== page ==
Homeowner's Killing of Teen Burglar Tests Limits of the 'Castle Doctrine'
A Montana homeowner is facing a murder charge after he fatally shot a teenager who had entered his garage.
The 30-year-old man, Markus Kaarma, pleaded not guilty and is expected to claim the "castle doctrine" as his defense.
The law allows a homeowner to use deadly force against an intruder when they have reason to believe they or others are at risk for bodily harm.
In a twist to the case that may test the limits of that law, Missoula County prosecutor Jennifer Clark told the jury that Kaarma left a purse and other items in his open garage to lure burglars after previous break-ins.
Authorities say 17-year-old Diren Dede, an exchange student from Germany, was killed when he entered the garage at night in a possible pursuit of alcohol.
Prosecutors say Kaarma also installed motion detectors and a baby monitor in the days before the fatal encounter in April.
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On the night of the shooting, Dede and a fellow exchange student approached Kaarma's open garage, and Dede entered, while his friend remained on the street, the friend told police in an affidavit.
Alerted to Dede's presence by motion sensors and a video monitor, Kaarma waited 23 seconds after seeing an intruder in his darkened garage before grabbing his shotgun, followed by his common law wife carrying a baseball bat, Clark told the jury.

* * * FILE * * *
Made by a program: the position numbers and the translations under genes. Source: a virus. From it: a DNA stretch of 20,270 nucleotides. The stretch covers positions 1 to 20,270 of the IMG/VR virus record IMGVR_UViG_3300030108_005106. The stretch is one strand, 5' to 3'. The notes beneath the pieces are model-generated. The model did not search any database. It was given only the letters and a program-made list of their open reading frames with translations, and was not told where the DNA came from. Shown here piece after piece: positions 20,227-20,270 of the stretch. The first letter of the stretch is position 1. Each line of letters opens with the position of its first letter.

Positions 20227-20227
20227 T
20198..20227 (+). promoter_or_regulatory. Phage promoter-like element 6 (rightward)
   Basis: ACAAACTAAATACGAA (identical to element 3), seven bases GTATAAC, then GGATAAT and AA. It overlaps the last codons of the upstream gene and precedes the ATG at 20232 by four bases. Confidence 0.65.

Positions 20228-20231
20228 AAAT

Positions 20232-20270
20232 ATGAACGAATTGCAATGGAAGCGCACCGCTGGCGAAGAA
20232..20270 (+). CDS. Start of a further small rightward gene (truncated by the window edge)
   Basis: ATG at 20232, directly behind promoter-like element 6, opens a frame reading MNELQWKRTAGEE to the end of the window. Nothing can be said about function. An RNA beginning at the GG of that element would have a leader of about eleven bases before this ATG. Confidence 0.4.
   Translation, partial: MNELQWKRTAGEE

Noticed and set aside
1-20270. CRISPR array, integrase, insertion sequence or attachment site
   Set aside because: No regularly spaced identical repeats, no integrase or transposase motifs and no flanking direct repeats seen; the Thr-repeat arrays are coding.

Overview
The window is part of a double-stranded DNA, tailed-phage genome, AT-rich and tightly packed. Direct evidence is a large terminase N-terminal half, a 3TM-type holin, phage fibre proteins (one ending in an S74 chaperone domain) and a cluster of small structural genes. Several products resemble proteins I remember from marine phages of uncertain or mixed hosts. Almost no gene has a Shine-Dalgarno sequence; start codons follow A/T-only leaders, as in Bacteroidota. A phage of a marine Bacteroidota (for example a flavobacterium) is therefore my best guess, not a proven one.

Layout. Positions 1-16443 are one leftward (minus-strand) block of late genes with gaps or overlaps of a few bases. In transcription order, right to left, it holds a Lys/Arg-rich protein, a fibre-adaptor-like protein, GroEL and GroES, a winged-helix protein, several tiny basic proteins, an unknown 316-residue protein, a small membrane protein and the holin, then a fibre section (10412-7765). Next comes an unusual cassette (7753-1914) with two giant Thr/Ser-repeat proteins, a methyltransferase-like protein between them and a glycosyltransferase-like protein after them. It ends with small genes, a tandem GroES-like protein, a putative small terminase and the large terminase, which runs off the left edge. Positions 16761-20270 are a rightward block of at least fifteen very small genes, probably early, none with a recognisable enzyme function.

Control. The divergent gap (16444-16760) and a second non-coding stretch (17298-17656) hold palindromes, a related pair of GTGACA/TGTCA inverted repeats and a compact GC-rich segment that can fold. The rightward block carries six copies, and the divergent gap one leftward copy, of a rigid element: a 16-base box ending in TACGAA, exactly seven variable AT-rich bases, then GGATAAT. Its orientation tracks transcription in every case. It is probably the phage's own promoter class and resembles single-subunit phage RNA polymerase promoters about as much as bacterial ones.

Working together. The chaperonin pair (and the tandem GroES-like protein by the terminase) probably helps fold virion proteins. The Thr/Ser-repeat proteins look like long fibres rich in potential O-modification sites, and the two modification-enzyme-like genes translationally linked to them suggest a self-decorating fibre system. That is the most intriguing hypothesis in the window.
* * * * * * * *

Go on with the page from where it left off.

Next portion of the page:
"He trapped him in the garage. At that point he became the aggressor," she said. “You can use deadly force in an occupied structure if there is a threat of violence, but you cannot be the aggressor.”
Kaarma fired four shotgun blasts, killing Dede, according to prosecutors. Clark said that in the moments before the shooting, the wife heard Dede say “No! No! No, please!”
Defense attorney Paul Ryan countered that Kaarma, a former U.S. Forest Service firefighter, acted in self-defense, fearing for the safety of his family as Dede entered a garage attached to his home.
Ryan blamed lack of police response and growing anxiety from two previous burglaries for his client's volatile behavior, and said Dede was part of a larger high school burglary ring.
Kaarma, who Ryan said suffered from a social anxiety disorder, could face 10 to 100 years in prison if convicted.
Former prosecutor Fred Tecce and defense attorney Ashleigh Merchant weighed in on the case on "Happening Now."
They reacted to testimony from a hairdresser who told the court that Kaarma said he was "really tired and that he'd been sitting up for three days waiting to shoot some effin' kids."
Tecce said he doesn't even see this as a tough case for the state, believing Kaarma will be convicted because there appears to have been premeditation.
"There's a line and he stepped over it," said Tecce.
Merchant said the hairdressers' testimony really calls into question the intent of Kaarma on that night.
She also noted that typically in Montana this would be a very tough case for a prosecutor to prove.
Watch the discussion above.